As our Active Transportation team looks back on 2016, we are reminded of many local achievements to celebrate even as we close out what has been such a difficult and harrowing year nationally and globally. Take a moment with us to reflect on our work in 2016 — The Year of Follow Through, Construction, and Transportation Justice.
The Year of Follow Through
Impressive 2016 Track Record for Grassroots Built Environment Team
City Heights Built Environment Team (BET) leaders successfully advocated for the two strategic targets they selected for 2016. The 54th Street Complete Street transformation, pictured here, included sidewalks where there had been none, and the City’s first protected bike lane. Councilmember Marti Emerald and her office provided crucial leadership during the final days of the 2016-2017 budget negotiations to identify funding. The improvements come after the tragic death of 15-year-old Jonathan Cortez, who died here in a hit-and-run in 2015.
The BET, with the support of the local Karen refugee community and Environmental Health Coalition, rallied to advocate for a safer crossing at Altadena Ave and El Cajon Boulevard where a Karen family had been hit by a car, as they tried to cross this intersection in 2015. Installed in November 2016, just months after BET began to advocate for this improvement, the crosswalk, like the 54th St improvements, demonstrates the effectiveness of resident-led advocacy efforts.
The Year of Construction:
Longevity allows CHCDC, Now 35-Years Old, to Turn Plans into Projects
We celebrated the February groundbreaking of the $14 million SR-15 Commuter Bikeway, which will provide a crucial link between Mid-City and Mission Valley via a one-mile separated bikeway along State Route-15 from Adams Ave to Camino del Rio South. This bikeway was negotiated in the late 1980s by Mid City community members in the City Heights CDC-initiated “Visions Project” to help mitigate the impacts of the SR-15’s construction through the middle of our community.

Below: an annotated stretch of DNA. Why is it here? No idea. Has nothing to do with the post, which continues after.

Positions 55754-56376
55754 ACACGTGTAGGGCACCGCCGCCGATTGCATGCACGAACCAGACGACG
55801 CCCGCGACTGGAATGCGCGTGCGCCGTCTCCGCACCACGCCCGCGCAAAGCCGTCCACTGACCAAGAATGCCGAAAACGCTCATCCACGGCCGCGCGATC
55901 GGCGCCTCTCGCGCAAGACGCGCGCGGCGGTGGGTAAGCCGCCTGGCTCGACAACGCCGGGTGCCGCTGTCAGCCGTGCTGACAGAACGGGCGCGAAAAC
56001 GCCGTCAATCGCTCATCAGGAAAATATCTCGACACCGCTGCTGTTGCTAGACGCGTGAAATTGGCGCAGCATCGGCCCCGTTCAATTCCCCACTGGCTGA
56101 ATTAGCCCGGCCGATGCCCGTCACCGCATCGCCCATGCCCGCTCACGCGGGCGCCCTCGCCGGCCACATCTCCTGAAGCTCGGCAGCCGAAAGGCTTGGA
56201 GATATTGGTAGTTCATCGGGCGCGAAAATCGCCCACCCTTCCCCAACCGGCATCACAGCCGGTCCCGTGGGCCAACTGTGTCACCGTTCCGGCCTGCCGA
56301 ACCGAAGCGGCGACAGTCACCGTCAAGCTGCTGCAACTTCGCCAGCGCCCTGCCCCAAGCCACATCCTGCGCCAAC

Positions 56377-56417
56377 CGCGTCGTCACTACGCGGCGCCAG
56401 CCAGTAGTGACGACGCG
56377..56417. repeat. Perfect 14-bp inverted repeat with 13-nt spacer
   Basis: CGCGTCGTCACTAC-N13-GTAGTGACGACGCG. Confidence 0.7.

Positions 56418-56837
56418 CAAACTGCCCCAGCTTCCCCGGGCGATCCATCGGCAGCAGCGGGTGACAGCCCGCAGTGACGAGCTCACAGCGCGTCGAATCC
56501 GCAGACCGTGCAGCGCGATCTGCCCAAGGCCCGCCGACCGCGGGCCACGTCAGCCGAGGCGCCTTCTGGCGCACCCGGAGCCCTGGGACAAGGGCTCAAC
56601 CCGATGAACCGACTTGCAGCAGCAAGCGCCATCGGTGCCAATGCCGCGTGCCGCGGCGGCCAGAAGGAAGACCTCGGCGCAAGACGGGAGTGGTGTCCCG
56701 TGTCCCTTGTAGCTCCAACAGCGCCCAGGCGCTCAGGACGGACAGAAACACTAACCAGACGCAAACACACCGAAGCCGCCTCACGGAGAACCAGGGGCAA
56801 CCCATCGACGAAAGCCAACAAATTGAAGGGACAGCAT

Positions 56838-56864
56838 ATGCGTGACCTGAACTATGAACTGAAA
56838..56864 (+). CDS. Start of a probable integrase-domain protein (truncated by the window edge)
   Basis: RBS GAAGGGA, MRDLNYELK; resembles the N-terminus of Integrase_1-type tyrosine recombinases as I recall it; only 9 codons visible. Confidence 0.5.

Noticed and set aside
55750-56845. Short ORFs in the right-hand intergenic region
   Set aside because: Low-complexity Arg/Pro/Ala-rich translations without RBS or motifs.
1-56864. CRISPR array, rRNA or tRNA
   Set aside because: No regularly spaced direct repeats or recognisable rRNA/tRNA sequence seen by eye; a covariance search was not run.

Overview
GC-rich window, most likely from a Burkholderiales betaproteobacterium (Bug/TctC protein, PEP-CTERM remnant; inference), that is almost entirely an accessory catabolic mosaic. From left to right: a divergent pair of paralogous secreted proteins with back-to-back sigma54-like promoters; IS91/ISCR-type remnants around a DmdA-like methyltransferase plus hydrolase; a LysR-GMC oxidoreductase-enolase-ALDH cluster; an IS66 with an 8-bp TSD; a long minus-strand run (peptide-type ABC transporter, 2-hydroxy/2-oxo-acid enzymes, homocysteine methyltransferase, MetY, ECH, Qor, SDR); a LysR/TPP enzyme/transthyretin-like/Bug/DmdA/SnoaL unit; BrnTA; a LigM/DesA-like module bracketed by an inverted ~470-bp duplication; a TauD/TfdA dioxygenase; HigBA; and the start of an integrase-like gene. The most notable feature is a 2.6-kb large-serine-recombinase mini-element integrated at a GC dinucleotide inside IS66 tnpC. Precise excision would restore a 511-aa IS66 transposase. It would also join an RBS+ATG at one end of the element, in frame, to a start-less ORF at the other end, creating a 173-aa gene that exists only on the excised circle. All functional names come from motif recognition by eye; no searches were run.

Construction progresses on the $65 million SR-15 Mid-City CenterLine Transit Stations, and first transit-only lanes on a San Diego freeway, along the SR-15 to service the high-frequency and popular Rapid 235 route that connects Mid City to Downtown and North County.
The City Heights Walks to School Report, co-authored in 2010 by City Heights CDC and Walk San Diego identified pedestrian safety deficiencies in and around local elementary schools. In response to the report’s findings and ensuing community advocacy, the City installed Safe Routes To School pedestrian safety upgrades including crosswalks and bulbouts at Ibarra Elementary (pictured above), Cherokee Point Elementary, and Hamilton Elementary. And the Fairmount Ave road diet and buffered bike lanes further increased safety in front of Hamilton Elementary along a high-speed corridor of Fairmount Avenue.
The Year of Transportation Justice:
Creative Engagement to Achieve Transportation Justice
In November, City Heights CDC hosted a Transportation Justice film screening and panel discussion of the documentary East LA Interchange that tells the story of how freeway development and certain urban planning policies negatively impacted the resilient Boyle Heights neighborhood. Local advocates from the 60s, 80s, and today joined the panel to share their experiences opposing the impact of freeway expansion on their San Diego neighborhoods.